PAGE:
Google, Motorola Mobility Deal Likely To Win Federal Approval
WASHINGTON -- Federal regulators are unlikely to block Google Inc. from buying cellphone maker Motorola Mobility since the acquisition could help drive competition in the fast growing mobile device market.
But the deal comes as Google faces scrutiny in the U.S. and overseas from antitrust regulators concerned that the Web search giant may be abusing its clout as a major gateway to the Internet to muscle its way into new businesses and stifling competition in the process. In response to complaints by rivals, the Federal Trade Commission is ramping up a broad inquiry into possible anticompetitive behavior by Google. The European Commission, the Texas attorney general and the Senate Judiciary Committee are also investigating the company.
Google's plan to buy Motorola Mobility for roughly $12.5 billion marks the latest in a string of high-profile acquisitions as the company expands beyond its core online search business. Google is seeking to buy the device maker, which uses its Android operating system, at a time when more and more people are going online using mobile devices rather than desktop computers, and finding what they want online through apps rather than search engines.
Devices such as smartphones and tablet computers running Google's Android operating system are battling Apple's wildly popular iPhone and iPad, Research in Motion's BlackBerry and mobile devices using Microsoft operating systems for consumers' dollars. Android is considered to be "open" software, meaning that Google gives it to device makers free of charge and allows them to modify it for their products in whatever way they see fit.
The Motorola deal will be reviewed by the either the Justice Department or the FTC to determine whether the combined company could hurt competition in the mobile computing market. For antitrust regulators, the biggest concern is that once Google owns a device manufacturer, it will be in direct competition with other smartphone and tablet computer makers that also use the Android operating system, explained John Mayo, a professor at Georgetown University's McDonough School of Business.
Google has pledged to operate Motorola Mobility and Android as separate businesses. But Mayo said the acquisition could give Google an incentive to provide Motorola with exclusive access to its latest innovations and newest Android features, and even to withhold software upgrades from rival device makers.
Still, four other big device makers that also use Android – Samsung, Sony Ericsson, HTC Corp. and LG Electronics – have all said they support the deal. That's because the Motorola acquisition gives Google a portfolio of more than 17,000 patents on phone technology that can be used to defend Android device makers from patent infringement litigation.
That support signals that other device makers believe Google wants to protect and grow its Android business – and see Android used on as many mobile devices as possible – rather than restrict access to the platform, said Ed Black, president and chief executive of the Computer & Communications Industry Association.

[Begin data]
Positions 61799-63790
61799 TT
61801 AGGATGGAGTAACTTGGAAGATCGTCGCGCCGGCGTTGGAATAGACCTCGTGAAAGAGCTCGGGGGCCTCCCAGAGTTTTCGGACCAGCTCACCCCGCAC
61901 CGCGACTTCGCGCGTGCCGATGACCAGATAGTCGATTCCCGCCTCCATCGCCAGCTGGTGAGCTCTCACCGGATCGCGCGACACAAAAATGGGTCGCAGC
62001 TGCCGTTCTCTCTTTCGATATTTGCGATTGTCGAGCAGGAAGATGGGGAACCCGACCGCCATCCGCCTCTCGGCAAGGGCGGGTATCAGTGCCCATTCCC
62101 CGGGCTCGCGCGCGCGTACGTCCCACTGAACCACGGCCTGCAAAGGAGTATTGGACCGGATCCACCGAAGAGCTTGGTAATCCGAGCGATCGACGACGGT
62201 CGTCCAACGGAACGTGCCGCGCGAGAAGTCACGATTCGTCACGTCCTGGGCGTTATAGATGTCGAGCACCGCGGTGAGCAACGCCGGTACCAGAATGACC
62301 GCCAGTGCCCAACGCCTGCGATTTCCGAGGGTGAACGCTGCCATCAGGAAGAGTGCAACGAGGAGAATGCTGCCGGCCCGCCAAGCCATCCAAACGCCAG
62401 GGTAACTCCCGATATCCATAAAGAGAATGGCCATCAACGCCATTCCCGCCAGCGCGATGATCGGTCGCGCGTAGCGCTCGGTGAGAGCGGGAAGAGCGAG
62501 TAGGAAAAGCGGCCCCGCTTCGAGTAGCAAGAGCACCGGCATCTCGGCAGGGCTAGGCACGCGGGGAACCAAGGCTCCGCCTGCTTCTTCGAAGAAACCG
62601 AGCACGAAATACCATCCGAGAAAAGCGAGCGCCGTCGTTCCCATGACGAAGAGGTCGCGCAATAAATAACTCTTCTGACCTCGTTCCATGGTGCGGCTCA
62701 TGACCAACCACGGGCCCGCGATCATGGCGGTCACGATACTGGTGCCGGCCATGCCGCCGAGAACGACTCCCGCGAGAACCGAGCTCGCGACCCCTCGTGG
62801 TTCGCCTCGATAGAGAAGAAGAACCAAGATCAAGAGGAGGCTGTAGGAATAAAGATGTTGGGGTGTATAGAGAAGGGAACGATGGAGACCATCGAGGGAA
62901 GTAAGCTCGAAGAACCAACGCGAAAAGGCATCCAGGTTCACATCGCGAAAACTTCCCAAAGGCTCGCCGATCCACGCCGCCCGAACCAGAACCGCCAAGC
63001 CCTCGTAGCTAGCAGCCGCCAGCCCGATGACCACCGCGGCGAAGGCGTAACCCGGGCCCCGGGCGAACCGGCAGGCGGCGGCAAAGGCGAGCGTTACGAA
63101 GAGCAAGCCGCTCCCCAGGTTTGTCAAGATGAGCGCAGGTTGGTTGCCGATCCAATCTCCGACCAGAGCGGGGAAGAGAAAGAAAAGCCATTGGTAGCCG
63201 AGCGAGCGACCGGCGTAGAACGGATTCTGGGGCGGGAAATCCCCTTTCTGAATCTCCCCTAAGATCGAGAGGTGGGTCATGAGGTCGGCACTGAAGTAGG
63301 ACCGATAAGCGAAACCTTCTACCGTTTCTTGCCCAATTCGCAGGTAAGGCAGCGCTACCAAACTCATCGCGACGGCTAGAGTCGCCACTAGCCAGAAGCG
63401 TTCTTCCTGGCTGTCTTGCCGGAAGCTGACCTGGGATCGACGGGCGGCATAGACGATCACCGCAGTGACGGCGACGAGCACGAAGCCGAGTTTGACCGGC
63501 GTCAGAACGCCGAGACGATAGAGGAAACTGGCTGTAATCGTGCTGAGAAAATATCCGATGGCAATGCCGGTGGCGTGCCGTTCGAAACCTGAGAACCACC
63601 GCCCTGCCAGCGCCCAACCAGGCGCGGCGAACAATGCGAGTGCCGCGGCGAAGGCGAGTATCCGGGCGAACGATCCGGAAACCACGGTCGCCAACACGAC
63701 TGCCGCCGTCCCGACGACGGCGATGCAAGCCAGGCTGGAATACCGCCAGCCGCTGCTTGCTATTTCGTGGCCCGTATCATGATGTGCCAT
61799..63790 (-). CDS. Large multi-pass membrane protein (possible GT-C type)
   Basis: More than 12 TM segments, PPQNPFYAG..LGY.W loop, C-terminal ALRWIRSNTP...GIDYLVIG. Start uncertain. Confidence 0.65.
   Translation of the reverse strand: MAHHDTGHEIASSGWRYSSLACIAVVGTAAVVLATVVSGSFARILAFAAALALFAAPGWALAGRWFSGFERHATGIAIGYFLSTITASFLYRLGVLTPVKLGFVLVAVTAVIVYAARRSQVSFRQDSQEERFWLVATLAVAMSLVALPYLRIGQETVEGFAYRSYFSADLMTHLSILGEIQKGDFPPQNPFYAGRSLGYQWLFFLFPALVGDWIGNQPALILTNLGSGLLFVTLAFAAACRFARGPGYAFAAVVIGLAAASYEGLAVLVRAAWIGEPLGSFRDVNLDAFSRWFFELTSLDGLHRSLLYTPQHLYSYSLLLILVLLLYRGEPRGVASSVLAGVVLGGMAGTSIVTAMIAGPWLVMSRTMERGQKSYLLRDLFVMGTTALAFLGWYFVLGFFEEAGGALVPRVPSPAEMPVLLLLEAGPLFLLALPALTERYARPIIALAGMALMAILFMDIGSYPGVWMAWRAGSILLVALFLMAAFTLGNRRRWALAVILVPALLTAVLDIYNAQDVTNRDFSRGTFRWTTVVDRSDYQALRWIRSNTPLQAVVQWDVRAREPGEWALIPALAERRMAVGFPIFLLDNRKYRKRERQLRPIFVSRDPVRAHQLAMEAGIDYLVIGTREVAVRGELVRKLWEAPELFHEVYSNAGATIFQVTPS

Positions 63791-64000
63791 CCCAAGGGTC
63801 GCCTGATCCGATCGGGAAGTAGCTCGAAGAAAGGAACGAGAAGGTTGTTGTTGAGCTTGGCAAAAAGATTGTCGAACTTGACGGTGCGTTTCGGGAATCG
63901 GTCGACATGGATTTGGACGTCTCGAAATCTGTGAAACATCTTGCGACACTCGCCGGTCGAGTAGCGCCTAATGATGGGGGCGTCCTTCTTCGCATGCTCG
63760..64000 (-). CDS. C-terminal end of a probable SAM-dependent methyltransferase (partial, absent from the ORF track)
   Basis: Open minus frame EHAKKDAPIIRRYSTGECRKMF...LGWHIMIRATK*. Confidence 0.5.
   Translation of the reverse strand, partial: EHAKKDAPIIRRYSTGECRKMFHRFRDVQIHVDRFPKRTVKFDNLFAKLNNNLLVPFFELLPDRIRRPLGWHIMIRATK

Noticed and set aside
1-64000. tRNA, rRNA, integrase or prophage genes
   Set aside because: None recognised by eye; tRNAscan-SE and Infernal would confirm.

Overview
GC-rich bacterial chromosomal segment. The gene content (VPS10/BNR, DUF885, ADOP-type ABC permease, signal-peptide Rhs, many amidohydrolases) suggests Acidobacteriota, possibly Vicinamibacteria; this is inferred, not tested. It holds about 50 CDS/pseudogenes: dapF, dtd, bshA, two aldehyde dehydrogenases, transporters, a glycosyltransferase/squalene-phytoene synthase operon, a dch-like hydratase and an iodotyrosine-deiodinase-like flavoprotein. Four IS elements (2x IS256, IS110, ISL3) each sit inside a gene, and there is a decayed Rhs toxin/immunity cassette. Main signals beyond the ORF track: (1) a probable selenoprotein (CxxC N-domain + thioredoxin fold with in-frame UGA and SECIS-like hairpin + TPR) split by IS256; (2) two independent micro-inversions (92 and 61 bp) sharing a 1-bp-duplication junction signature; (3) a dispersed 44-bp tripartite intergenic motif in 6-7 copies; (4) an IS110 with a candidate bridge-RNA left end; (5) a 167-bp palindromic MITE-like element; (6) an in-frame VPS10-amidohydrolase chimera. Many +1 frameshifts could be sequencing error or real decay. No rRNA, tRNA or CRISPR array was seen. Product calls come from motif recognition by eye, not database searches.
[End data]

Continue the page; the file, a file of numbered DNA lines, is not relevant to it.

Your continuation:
If anything, antitrust regulators may see the deal as a boost to competition. Android is such a crucial competitor to the iPhone in particular, that allowing Google to buy Motorola Mobility will likely produce even more innovation in smartphones and other devices, said David Balto, a former FTC antitrust official who is now a senior fellow at the Center for American Progress.
Perhaps the biggest question is whether the Motorola Mobility deal could affect the broader Google antitrust inquiry recently launched by the FTC. That probe will focus on whether Google, which handles two out of every three online searches in the U.S., abuses that control by placing links to its own content and services at the top of search results and burying links to rivals. Google's search results already highlight some of its own specialized services, including online mapping, video and finance.
Although search rankings raise a very different set of issues than the proposed Motorola Mobility acquisition, the FTC inquiry is still in its early stages and could yet delve into many other parts of Google's business, including Android. Among other things, the investigation could look at whether Google restricts the use of rival services on Android devices.
Against that backdrop, Google's decision to buy Motorola Mobility is a "gutsy move," said Melissa Maxman, an antitrust attorney with Cozen O'Connor. Google, she said, "is doubling down."
Still, Maxman said, the acquisition could reveal a different side of Google to the FTC. That's because the agency will focus on whether the company is leveraging existing monopolies in markets such as Internet search to extend its dominance into new businesses. The Motorola Mobility acquisition, she said, does not fit that pattern.
Given the dominant position of Apple and other device makers in the handset market, Maxman added, the Motorola deal serves as a reminder that "Google doesn't control everything."